Site-orientated content, such as the title of the page and the logo.
Supporting content for the main content, but meaningful in its own right when separated from the main content. For example, the weather listed on a portal.
Child content, such as footnotes, copyrights, links to privacy statement, links to preferences, and so on.
Content that is directly related to or expands on the central content of the document.
Content that contains the links to navigate this document and/or related documents.
This section contains a search form to search the site.

The following example specifies the landmark roles of banner, navigation, and main to create the page structure shown in Figure 4.

<div role="banner">
<div role="navigation">
<div role="main">

ARIA States and Properties

ARIA states and properties allow further information about the widget to be provided to assistive technology to help the user understand how to interact with the widget. The state identifies a unique configuration of information for an object. For example, the aria-checked property has three state values; true, false, and mixed.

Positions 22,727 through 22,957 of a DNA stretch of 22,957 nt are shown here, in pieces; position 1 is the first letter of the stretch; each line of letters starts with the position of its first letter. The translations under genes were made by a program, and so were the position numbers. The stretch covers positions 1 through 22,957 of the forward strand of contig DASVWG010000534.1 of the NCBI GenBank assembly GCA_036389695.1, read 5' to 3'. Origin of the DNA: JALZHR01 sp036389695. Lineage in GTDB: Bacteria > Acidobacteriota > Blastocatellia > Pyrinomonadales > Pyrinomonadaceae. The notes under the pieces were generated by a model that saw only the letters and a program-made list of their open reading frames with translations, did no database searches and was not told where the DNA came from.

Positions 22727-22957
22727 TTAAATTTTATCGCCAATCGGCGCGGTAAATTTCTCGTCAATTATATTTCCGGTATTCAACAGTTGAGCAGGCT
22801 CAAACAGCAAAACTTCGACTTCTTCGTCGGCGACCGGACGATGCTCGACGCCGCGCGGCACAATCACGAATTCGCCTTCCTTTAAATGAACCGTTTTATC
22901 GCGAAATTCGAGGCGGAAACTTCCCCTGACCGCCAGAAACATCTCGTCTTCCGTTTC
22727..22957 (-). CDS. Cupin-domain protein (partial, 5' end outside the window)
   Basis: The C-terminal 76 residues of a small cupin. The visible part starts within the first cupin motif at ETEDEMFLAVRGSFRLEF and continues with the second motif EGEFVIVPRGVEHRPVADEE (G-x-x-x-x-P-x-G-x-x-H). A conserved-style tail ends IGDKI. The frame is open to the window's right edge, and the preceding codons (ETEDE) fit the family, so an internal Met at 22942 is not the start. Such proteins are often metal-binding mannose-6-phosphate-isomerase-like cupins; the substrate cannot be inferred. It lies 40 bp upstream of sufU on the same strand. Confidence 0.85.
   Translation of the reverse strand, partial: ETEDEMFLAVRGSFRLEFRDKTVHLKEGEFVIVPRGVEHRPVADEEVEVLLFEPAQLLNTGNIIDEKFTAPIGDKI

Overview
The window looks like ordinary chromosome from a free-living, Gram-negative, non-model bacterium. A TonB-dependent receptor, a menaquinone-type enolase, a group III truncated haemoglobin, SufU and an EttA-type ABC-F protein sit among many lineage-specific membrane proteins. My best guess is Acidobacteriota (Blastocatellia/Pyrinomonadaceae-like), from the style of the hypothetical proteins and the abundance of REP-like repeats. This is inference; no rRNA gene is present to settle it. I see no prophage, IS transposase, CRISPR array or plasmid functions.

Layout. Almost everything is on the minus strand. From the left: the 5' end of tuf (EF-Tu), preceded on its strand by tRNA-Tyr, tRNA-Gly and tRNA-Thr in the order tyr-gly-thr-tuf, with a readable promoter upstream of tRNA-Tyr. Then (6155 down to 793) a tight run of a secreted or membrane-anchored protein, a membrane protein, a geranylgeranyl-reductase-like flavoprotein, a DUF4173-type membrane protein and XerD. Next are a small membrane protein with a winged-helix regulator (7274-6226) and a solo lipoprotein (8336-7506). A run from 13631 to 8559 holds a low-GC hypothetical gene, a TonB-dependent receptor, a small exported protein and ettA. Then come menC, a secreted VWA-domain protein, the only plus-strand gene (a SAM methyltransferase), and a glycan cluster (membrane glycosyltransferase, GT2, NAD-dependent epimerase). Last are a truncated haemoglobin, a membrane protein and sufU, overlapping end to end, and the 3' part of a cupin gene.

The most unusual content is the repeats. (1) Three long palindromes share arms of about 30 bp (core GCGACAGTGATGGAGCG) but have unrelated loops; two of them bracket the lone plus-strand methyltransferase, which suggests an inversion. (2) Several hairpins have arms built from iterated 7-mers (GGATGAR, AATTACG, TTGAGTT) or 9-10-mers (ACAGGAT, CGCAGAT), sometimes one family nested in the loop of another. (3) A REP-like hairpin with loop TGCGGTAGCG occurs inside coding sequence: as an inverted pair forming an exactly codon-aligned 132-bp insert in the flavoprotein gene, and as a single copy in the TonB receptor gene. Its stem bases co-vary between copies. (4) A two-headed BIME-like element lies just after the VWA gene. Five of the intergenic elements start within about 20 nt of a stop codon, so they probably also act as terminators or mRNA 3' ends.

In the slider example above, we included various aria-properties, shown below, that helped describe the widget to assistive technology.

Stores the lowest value a range may have.
Stores the highest value a range may have.
Stores the current value in a range.
Stores readable text to help the user understand the context. For example, "30 dollars".
Stores the id attribute of a text label containing an appropriate prompt for this widget.

Some properties might be updated through scripting. For example, the aria-valuenow and aria-valuetext properties of our slider widget would be updated when the thumb is moved.

// Set the ARIA property values when the thumb is
// moved on the slider
objThumb.setAttribute('aria-valuenow', iValue);
objThumb.setAttribute('aria-valuetext', iValue + ' %');